1911 Encyclopædia Britannica/Manteuffel, Edwin, Freiherr von
MANTEUFFEL, EDWIN, Freiherr von (1809–1885), Prussian general field marshal, son of the president of the superior court of Magdeburg, was born at Dresden on the 24th of February 1809. He was brought up with his cousin, Otto von Manteuffel (1805–1882), the Prussian statesman, entered the guard cavalry at Berlin in 1827, and became an officer in 1828. After attending the War Academy for two years, and serving successively as aide-de-camp to General von Müffling and to Prince Albert of Prussia, he was promoted captain in 1843 and major in 1848, when he became aide-de-camp to Frederick William IV., whose confidence he had gained during the revolutionary movement in Berlin. Promoted lieutenant-colonel in 1852, and colonel to command the 5th Uhlans in 1853, he was sent on important diplomatic missions to Vienna and St Petersburg. In 1857 he became major-general and chief of the military cabinet. He gave hearty support to the prince regent’s plans for the reorganization of the army. In 1861 he was violently attacked in a pamphlet by Karl Twesten (1820–1870), a Liberal leader, whom he wounded in a duel. He served as lieutenant-general (to which rank he was promoted on the coronation of William I., Oct. 18, 1861) in the Danish war of 1864, and at its conclusion was appointed civil and military governor of Schleswig. In the Austrian War of 1866 he first occupied Holstein and afterwards commanded a division under Vogel von Falkenstein in the Hanoverian campaign, and succeeded him, in July, in command of the Army of the Main (see Seven Weeks’ War). His successful operations ended with the occupation of Würzburg, and he received the order pour le mérite. He was, however, on account of his monarchist political views and almost bigoted Roman Catholicism, regarded by the parliament as a reactionary, and, unlike the other army commanders, he was not granted a money reward for his services. He then went on a diplomatic mission to St Petersburg, where he was persona grata, and succeeded in gaining Russia’s assent to the new position in north Germany. On returning he was gazetted to the colonelcy of the 5th Dragoons. He was appointed to the command of the IX. (Schleswig-Holstein) army corps in 1866. But having formerly exercised both civil and military control in the Elbe duchies he was unwilling to be a purely military commander under one of his late civil subordinates, and retired from the army for a year. In 1868, however, he returned to active service. In the Franco-German War of 1870–71 he commanded the I. corps under Steinmetz, distinguishing himself in the battle of Colombey-Neuilly, and in the repulse of Bazaine at Noisseville (see Franco-German War; and Metz). He succeeded Steinmetz in October in the command of the I. army, won the battle of Amiens against General Farre, and occupied Rouen, but was less fortunate against Faidherbe at Pont Noyelles and Bapaume. In January 1871 he commanded the newly formed Army of the South, which he led, in spite of hard frost, through the Côte d’Or and over the plateau of Langres, cut off Bourbaki’s army of the east (80,000 men), and, after the action of Pontarlier, compelled it to cross the Swiss frontier, where it was disarmed. His immediate reward was the Grand Cross of the order of the Iron Cross, and at the conclusion of peace he received the Black Eagle. When the Southern Army was disbanded Manteuffel commanded first the II. army, and, from June 1871 until 1873, the army of occupation left in France, showing great tact in a difficult position. On leaving France at the close of the occupation, the emperor promoted Manteuffel to the rank of general field marshal and awarded him a large grant in money, and about the same time Alexander II. of Russia gave him the order of St Andrew. After this he was employed on several diplomatic missions, was for a time governor of Berlin, and in 1879, perhaps, as was commonly reported, because he was considered by Bismarck as a formidable rival, he was appointed governor-general of Alsace-Lorraine; and this office he exercised—more in the spirit, some said, of a Prussian than of a German official—until his death at Carlsbad, Bohemia, on the 17th of June 1885.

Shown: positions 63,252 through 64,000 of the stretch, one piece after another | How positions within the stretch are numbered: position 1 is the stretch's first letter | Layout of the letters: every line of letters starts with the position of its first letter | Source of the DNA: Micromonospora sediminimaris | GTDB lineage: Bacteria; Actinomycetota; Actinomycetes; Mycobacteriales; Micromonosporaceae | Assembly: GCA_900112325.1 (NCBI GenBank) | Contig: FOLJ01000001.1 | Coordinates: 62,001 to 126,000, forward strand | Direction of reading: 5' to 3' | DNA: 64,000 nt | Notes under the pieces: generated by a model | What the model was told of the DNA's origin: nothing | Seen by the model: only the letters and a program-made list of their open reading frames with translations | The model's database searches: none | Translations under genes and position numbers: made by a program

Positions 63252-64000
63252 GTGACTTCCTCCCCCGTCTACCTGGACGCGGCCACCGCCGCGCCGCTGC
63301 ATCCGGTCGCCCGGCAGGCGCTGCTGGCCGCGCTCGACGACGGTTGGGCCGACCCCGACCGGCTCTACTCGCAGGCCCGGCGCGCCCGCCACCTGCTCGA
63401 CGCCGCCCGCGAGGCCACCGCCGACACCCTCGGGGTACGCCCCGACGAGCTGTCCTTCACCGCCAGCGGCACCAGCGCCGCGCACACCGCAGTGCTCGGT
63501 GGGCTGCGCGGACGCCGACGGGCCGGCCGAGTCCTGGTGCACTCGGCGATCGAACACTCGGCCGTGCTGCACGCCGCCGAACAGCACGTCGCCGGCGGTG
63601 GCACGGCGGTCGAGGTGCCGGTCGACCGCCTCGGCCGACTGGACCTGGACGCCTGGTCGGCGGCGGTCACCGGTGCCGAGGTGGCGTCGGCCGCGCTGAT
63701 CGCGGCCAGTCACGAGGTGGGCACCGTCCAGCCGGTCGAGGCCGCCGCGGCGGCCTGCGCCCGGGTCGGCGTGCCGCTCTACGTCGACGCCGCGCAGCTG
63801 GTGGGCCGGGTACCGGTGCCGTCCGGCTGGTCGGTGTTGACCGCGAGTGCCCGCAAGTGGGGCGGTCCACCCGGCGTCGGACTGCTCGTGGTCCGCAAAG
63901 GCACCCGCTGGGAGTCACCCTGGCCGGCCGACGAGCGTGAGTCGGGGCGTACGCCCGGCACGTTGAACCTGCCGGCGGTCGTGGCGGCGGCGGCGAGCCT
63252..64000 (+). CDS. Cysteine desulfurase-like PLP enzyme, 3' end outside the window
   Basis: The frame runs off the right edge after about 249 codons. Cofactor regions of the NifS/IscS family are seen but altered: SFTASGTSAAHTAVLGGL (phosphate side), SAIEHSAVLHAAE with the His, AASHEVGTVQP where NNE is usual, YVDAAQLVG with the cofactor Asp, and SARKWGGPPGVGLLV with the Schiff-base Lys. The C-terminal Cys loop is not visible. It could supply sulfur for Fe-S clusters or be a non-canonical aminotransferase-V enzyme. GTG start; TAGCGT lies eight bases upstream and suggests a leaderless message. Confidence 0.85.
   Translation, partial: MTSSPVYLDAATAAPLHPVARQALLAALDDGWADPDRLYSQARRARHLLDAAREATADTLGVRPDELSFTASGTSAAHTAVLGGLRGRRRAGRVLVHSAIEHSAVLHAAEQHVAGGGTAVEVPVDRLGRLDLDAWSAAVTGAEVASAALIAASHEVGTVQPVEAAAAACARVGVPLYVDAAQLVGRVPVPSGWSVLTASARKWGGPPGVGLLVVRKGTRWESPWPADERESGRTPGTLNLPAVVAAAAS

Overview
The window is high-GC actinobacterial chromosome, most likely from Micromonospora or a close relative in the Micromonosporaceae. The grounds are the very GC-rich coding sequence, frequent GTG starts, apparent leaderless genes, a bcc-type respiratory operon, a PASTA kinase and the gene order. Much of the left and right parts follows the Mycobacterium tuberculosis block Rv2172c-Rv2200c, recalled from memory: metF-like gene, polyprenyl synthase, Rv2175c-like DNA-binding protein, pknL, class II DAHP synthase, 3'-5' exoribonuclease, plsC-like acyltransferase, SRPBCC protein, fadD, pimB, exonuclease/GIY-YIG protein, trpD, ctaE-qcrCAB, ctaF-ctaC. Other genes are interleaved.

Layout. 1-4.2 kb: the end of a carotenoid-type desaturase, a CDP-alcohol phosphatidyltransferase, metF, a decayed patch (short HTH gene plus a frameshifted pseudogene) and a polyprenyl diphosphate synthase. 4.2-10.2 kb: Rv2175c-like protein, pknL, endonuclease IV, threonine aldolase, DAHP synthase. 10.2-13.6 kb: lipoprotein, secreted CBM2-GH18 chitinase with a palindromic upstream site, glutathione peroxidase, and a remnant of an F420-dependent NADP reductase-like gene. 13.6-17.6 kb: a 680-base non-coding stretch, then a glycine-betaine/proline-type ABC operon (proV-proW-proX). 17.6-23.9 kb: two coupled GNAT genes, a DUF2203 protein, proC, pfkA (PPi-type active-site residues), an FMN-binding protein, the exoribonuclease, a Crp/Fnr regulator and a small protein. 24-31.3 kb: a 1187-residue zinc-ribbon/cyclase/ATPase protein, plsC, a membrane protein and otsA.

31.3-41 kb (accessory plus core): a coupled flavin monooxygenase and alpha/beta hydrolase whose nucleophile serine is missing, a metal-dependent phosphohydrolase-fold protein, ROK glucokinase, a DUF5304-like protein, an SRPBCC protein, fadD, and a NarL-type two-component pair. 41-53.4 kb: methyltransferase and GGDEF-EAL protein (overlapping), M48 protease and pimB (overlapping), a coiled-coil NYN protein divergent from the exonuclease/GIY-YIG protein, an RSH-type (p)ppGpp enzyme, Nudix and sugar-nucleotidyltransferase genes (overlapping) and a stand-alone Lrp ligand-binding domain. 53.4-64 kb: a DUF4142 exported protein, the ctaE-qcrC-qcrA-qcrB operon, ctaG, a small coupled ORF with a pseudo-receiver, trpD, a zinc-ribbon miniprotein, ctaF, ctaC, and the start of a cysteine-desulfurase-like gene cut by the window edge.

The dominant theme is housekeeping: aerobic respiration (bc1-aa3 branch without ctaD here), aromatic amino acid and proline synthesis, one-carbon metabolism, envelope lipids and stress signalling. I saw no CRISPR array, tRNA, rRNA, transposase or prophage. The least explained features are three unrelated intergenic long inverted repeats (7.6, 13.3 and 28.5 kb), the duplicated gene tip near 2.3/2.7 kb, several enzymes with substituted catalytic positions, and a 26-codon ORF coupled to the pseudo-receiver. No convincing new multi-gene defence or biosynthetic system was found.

See lives by v. Collas (Berlin, 1874), and K. H. Keck (Bielefeld and Leipzig, 1890).